The Wolf Pack offer the standard minor league hockey experience. This includes a sound system turned way up during play stoppages, a large video board put to good use throughout the game with fan shots, game highlights and sponsor opportunities, an MC roaming the crowd conducting giveaways and pumping up the crowd, and a mascot posing for pictures and signing autographs. Minor league staples, including Chuck-a-Puck, t-shirt tosses and a 50/50 raffle, are present in Hartford.
Hartford is rarely thought of as a destination city, but there is a lot to do in Connecticut’s capital city. The area around the arena features numerous restaurants and shops, and is filled with people, even on the weekends. Pratt Street, located directly across the street from the XL Center, is lined with many excellent pubs and restaurants. City Steam Tap Room is located a block away from the XL Center on Main Street, and features a legendary craft beer lineup. Black-Eyed Sally’s on Asylum Street features live music and excellent barbeque. Hartford suffers from a bad reputation, but the area around the XL Center is safe and walkable.
For fans interested in exploring the downtown area, there are some attractions nearby worth mentioning. The Old State House is located a few blocks from the XL Center, and contains exhibits on Hartford history. Tours are discounted for AAA members, and will cost history buffs a mere $3. The State Capitol and Bushnell Park are popular attractions located nearby. The Mark Twain House and Museum and the Harriet Beecher Stowe Center are both located just a short drive from the downtown area. Check out Hartford.com for more information. Dunkin’ Park, home of the Hartford Yard Goats, is located just a few blocks away.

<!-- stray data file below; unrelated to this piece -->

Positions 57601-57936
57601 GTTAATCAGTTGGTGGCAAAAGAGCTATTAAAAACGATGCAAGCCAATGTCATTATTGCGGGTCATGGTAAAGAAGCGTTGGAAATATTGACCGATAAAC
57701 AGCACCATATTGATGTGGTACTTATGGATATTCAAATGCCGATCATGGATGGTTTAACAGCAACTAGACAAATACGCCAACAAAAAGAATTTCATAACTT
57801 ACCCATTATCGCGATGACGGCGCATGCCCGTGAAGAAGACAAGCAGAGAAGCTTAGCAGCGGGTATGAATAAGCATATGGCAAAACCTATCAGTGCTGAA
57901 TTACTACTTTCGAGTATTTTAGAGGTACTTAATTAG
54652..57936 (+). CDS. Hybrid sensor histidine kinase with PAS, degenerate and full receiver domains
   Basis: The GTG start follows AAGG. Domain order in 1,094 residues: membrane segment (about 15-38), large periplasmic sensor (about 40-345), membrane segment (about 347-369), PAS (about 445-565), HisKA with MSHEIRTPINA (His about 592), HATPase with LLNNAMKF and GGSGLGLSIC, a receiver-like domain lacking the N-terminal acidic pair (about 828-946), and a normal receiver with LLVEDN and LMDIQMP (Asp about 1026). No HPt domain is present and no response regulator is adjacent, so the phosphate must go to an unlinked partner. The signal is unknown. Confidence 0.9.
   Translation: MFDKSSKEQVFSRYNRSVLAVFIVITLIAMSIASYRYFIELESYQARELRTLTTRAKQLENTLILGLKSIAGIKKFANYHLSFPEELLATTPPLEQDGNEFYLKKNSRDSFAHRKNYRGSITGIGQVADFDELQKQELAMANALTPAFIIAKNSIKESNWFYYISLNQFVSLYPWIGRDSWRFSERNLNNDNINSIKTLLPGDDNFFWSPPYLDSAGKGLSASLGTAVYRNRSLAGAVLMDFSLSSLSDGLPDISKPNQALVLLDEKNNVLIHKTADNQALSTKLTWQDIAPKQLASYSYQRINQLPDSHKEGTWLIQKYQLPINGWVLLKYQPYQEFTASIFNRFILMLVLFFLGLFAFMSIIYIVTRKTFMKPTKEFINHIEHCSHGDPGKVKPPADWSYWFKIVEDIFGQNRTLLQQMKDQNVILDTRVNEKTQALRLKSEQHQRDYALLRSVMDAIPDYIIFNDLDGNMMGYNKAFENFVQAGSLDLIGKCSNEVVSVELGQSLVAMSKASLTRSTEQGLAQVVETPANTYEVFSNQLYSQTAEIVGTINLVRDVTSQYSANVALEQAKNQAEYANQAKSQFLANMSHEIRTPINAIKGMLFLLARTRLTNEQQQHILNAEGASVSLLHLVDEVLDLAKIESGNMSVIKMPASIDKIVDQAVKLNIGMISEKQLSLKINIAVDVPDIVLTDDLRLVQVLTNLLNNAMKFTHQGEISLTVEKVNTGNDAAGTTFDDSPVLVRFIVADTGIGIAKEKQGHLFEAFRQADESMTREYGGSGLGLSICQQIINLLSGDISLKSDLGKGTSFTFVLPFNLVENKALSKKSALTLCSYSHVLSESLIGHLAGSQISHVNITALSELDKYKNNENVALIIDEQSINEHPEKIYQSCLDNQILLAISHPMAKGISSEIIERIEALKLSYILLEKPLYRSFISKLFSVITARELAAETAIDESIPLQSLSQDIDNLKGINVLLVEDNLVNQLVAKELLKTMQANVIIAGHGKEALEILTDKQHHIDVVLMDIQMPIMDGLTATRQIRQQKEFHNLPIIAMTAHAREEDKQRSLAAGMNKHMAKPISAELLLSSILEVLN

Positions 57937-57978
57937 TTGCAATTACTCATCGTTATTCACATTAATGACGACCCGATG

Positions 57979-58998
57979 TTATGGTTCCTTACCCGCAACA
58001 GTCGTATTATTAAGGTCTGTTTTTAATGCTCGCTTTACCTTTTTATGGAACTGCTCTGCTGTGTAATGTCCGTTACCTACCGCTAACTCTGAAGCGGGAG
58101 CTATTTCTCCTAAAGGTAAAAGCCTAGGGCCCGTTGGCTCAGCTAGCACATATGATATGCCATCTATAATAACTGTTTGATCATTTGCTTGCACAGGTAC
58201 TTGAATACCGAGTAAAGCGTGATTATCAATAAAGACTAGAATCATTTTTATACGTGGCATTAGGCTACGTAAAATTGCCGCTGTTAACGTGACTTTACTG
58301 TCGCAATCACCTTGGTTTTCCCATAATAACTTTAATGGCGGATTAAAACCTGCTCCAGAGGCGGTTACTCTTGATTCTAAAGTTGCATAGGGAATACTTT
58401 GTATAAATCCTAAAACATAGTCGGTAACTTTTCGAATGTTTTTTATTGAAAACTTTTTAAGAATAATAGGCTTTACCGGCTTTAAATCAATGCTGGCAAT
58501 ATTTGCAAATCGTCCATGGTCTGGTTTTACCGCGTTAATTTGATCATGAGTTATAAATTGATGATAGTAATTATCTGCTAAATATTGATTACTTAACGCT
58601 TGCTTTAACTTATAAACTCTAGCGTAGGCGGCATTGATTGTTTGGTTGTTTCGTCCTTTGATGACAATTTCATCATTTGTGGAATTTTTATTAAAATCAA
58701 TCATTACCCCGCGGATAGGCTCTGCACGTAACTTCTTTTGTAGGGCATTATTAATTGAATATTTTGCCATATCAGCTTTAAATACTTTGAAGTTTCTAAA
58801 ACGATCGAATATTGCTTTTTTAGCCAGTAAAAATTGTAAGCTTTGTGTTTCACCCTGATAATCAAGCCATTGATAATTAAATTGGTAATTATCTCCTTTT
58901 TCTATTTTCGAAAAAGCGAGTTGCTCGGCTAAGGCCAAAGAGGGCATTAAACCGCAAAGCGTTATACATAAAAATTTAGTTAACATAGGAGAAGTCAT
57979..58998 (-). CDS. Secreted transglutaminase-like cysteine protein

The Wolf Pack have experienced an increase in attendance in recent years. The team still ranks below the AHL average, attracting an average of about 4,500 fans per game. The XL Center curtains off the upper levels of the arena to make the crowd look larger, but there are still large empty sections in the building.
A Wolf Pack crowd will look very familiar to veteran minor league fans. It’s full of groups, families and youth hockey teams mixed in with the casual and hard core hockey fan. The state of Connecticut is a growing hockey market that has produced some noteworthy NHL stars. Fans here know their hockey, and Hartford’s proximity to New York ensures that the fans here follow the prospects closely.
The XL Center is located in downtown Hartford, and is easy to reach via either Interstate 84 or 91. The arena is only a few blocks away from either highway. Traffic in the city is often difficult to navigate, particularly for weekday games. Be sure to give yourself extra time to arrive, as both highways back up regularly around rush hour and beyond.
There are close to 50 parking lots and garages in the downtown area, all within walking distance of the XL Center. If you want to plan ahead, the Wolf Pack’s website has a link to the downtown map here. In addition to these paid spots, on-street parking is readily available around the XL Center. Meters shut off at 6PM.